WINNIPEG -- A Winnipeg woman feels she was left in the dark about reviews at three Manitoba personal care homes, including the one at Maples Personal Care Home where her dad lived for six years up until his death.

In a rare move, the province put the facilities under the microscope after identifying concerns with staffing and infection control.

Lisa Prost’s dad Murray Balagus, 91, who recovered from COVID-19 in November, died last week.

Prost, who had been given permission to go into the care home to help care for her father, found him last Wednesday evening alone in his room, sitting in his wheelchair facing the wall.

“I walked in and turned him around and he was white as a ghost and he was foaming at the mouth and he was gurgling,” Prost said. “I could hear the crackling in his voice. I just immediately called for help.”

911 was called and paramedics rushed Balagus to hospital.

Prost said her dad died early last Thursday morning and the medical examiner deemed the cause as aspiration pneumonia.

She’s concerned he could’ve died alone in his room.

“To find him in that condition, he could’ve died there,” said Prost. “He could’ve died there.”

Revera, the company that runs the care home, said for privacy reasons it can’t discuss details of Balagus’s care.

Prost said she didn’t know Manitoba Health had put Maples’ operating licence under review a month before her dad’s death.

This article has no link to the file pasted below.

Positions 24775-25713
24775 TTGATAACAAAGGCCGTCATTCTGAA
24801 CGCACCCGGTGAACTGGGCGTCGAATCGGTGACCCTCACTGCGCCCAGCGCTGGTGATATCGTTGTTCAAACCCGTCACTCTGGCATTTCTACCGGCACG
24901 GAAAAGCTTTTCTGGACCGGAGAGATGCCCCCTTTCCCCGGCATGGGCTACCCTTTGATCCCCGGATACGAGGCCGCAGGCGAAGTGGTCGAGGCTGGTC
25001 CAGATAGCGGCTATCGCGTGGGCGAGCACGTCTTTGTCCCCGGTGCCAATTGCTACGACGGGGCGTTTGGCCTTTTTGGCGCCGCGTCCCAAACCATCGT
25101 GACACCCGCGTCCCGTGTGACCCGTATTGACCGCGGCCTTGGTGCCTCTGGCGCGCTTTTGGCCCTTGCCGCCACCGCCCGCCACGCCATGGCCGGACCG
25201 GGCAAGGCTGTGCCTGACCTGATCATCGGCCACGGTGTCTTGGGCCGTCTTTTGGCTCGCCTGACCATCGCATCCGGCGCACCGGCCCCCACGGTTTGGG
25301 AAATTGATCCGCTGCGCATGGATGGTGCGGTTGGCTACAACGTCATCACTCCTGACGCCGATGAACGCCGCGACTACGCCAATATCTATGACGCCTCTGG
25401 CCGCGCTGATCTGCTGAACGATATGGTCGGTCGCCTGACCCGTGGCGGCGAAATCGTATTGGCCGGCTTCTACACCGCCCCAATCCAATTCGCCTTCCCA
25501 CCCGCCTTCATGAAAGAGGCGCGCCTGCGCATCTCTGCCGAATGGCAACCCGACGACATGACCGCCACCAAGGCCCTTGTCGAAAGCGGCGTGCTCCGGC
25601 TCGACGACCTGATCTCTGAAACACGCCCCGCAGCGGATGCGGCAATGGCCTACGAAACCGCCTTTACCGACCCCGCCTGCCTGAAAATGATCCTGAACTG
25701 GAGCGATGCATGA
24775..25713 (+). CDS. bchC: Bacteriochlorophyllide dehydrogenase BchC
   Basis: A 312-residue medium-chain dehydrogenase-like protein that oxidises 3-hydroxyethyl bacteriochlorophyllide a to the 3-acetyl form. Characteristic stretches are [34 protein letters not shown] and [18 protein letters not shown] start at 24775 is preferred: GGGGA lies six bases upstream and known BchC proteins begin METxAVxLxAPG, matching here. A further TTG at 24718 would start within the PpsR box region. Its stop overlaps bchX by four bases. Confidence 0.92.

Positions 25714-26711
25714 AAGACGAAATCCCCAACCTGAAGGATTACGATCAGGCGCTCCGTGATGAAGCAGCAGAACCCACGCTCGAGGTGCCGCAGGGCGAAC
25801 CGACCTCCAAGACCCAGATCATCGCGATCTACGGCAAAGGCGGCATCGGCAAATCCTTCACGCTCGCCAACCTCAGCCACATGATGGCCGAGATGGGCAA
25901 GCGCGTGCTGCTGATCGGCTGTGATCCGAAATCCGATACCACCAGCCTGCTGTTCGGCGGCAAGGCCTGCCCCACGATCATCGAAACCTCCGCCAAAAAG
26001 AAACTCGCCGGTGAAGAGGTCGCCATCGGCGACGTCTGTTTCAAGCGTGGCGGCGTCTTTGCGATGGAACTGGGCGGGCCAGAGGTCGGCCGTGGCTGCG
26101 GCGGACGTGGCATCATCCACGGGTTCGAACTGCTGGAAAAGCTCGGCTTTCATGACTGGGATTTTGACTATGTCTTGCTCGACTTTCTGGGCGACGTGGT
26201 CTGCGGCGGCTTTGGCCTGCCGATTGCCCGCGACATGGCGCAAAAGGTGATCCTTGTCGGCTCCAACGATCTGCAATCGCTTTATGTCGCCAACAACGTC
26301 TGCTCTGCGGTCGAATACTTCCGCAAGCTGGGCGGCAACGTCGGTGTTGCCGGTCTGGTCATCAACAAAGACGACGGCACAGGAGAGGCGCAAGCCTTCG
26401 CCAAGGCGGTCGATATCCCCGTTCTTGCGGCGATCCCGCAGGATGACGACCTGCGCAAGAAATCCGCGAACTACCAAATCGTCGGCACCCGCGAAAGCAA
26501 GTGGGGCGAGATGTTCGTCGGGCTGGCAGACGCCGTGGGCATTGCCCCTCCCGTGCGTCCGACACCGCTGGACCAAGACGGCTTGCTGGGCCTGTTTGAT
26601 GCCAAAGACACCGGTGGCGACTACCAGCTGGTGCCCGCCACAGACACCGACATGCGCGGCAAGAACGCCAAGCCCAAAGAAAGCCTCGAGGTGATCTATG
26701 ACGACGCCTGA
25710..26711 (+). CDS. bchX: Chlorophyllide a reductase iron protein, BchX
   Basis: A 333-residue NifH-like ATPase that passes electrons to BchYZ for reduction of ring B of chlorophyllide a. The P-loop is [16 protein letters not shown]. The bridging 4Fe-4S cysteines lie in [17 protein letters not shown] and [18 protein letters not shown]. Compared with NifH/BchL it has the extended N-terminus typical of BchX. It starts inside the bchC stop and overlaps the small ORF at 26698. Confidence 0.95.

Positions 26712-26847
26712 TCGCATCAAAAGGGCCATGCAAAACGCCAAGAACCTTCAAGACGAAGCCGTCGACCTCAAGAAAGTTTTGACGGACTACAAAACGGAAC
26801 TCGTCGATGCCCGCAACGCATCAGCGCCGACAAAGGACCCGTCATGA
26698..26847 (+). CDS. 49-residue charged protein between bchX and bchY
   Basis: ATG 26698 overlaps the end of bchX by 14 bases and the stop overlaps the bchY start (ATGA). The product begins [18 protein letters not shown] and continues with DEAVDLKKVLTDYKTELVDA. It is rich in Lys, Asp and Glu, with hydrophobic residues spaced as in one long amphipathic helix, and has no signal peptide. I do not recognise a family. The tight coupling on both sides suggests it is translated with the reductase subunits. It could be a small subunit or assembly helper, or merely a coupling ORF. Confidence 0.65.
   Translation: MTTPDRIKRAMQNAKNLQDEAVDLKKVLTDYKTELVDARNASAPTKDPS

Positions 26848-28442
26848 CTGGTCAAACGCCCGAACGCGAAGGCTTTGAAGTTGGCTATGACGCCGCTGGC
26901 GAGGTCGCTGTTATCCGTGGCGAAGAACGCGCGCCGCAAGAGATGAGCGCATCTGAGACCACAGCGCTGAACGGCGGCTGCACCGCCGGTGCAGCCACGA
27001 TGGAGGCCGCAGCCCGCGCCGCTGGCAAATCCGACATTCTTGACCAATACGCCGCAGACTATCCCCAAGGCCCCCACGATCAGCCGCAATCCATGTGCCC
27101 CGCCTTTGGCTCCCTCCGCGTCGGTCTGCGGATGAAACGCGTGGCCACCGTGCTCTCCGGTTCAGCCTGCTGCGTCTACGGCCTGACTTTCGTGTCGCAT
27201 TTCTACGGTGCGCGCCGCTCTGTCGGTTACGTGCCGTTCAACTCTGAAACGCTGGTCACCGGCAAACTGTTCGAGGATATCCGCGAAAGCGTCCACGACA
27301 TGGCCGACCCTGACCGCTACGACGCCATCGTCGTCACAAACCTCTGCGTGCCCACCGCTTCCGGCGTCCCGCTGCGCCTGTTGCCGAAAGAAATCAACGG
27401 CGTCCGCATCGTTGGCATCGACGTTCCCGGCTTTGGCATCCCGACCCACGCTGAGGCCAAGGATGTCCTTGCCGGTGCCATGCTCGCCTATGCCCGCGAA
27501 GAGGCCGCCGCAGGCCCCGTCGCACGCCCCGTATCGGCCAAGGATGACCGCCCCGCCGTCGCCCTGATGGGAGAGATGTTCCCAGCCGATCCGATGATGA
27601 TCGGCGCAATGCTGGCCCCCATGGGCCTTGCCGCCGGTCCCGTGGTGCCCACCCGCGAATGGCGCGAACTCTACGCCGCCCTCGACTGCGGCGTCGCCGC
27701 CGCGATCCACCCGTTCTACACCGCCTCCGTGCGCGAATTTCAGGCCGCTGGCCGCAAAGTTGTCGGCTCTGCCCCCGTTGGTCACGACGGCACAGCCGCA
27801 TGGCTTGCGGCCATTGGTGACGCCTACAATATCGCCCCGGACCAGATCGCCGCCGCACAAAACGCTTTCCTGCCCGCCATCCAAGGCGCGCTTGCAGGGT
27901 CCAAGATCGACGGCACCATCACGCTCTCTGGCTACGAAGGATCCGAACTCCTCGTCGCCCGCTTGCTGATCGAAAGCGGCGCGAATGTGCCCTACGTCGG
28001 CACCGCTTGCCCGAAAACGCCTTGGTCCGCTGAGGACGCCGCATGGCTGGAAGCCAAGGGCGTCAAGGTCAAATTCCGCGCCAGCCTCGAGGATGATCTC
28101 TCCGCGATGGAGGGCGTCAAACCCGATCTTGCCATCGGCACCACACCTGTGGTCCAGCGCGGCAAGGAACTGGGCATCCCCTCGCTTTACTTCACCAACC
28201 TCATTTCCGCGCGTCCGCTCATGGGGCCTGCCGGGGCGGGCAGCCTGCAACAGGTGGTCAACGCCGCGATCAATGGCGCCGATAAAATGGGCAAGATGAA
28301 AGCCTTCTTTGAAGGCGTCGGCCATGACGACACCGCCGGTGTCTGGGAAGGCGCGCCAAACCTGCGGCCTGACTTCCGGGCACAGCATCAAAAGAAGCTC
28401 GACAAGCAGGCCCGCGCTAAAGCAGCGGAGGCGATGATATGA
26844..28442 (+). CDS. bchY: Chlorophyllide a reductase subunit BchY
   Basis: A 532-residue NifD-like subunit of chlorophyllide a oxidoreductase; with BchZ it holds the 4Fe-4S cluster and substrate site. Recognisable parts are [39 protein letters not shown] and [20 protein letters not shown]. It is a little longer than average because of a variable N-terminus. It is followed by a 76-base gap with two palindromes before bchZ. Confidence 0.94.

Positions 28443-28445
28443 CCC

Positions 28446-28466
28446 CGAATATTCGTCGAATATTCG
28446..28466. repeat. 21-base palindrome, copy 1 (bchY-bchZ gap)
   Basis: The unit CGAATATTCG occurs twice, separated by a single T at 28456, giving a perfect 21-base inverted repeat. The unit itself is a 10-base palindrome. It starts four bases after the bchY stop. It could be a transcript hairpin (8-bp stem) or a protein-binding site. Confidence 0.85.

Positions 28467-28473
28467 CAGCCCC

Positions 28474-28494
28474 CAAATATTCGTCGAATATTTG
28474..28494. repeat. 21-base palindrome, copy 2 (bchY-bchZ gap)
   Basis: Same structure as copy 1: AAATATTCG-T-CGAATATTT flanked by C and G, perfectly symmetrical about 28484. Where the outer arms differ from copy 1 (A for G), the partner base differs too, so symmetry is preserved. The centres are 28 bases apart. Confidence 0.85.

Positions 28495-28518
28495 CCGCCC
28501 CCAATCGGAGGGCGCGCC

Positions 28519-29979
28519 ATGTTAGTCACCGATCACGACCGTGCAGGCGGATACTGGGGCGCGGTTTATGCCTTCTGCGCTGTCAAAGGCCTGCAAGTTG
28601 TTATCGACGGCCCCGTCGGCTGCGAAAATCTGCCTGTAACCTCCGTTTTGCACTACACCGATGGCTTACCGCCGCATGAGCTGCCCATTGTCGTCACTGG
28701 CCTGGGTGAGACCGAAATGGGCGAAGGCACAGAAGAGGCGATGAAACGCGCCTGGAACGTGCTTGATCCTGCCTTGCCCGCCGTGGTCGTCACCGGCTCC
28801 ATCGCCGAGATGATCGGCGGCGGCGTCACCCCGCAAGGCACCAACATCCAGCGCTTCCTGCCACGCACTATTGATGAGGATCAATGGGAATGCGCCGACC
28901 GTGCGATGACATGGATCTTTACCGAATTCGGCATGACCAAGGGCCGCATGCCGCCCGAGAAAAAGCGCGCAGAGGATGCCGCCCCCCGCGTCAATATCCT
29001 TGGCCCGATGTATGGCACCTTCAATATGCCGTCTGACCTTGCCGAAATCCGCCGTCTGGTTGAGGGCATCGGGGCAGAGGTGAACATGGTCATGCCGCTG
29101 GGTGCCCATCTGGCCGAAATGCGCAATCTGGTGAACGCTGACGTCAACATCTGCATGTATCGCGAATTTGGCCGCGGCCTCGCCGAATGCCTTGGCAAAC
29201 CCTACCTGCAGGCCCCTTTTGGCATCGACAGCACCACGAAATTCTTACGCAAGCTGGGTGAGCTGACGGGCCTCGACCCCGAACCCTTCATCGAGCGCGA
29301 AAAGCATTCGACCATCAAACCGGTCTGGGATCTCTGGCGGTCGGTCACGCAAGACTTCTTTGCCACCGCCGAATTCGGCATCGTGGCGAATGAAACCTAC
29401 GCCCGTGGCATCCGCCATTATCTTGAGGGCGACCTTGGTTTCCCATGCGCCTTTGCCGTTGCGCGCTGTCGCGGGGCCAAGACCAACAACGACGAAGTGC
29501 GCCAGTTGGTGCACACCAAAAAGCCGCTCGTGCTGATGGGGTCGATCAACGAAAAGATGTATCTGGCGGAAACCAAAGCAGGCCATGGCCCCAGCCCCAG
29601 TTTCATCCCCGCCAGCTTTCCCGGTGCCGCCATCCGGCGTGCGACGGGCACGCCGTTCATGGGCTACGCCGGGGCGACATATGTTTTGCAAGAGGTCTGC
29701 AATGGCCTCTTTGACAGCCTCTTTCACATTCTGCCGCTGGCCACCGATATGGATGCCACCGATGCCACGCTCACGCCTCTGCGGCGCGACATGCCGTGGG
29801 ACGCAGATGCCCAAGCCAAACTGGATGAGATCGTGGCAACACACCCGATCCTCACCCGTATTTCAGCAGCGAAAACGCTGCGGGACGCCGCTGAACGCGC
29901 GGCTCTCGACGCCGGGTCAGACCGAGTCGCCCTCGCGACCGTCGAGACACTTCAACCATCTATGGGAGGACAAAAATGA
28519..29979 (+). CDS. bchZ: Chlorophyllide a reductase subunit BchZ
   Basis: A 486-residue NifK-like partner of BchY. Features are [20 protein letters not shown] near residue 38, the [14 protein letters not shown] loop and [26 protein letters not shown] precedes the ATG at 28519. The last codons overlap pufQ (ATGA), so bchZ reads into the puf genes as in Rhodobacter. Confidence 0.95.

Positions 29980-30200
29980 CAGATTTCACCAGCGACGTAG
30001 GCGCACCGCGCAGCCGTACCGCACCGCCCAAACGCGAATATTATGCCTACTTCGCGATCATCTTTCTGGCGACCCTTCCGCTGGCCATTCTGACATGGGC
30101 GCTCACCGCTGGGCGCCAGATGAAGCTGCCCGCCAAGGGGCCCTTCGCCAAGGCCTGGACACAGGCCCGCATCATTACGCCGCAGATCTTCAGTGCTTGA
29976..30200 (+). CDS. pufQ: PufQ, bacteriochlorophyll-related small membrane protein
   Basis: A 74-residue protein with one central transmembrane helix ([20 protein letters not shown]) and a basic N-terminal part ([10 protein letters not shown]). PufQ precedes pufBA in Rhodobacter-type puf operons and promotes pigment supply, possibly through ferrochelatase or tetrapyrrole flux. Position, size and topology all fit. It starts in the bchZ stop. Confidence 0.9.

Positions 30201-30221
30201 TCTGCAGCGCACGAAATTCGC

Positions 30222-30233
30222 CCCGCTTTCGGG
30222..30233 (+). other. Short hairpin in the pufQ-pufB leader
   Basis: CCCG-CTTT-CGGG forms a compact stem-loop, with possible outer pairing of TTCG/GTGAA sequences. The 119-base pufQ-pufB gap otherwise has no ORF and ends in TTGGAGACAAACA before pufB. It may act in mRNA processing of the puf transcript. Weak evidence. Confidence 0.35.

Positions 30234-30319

A provincial spokesperson said Manitoba doesn’t proactively disclose that information. If families ask about it, care homes are obligated to share the status of their licence. 

“Resident safety is our top priority and the regional health authority and the province begin to work with the site immediately to ensure residents are safe upon the identification of an issue or concern,” a provincial spokesperson said in email.

In the case of Maples Personal Care Home, the province said concerns related to staffing and infection prevention and control prompted the review. 

A COVID-19 outbreak claimed the lives of 55 residents. The outbreak started Oct. 20 was declared over Jan. 12.

Prost knew the outbreak was taking a toll on residents and workers but she said families should’ve been told about the review.

“Had we known, we would’ve been jumping on getting him out of there right away,” Prost said.

Two reviews started Dec. 11 at Parkview Place and Maples Personal Care Home. A third was opened at a care home in northern Manitoba Nov. 27.

The province said it anticipates a status update from Maples care home within the next two months on the action it’s taken to address the concerns.

New resident admissions have already been suspended at Maples and Parkview Place.

The province said if a care home is placed “under review” it could also direct facilities to improve infrastructure, staffing and training or assign management oversight.

Suspending or revoking a care home’s licence is also a possibility but no licences have been revoked in the past 10 years.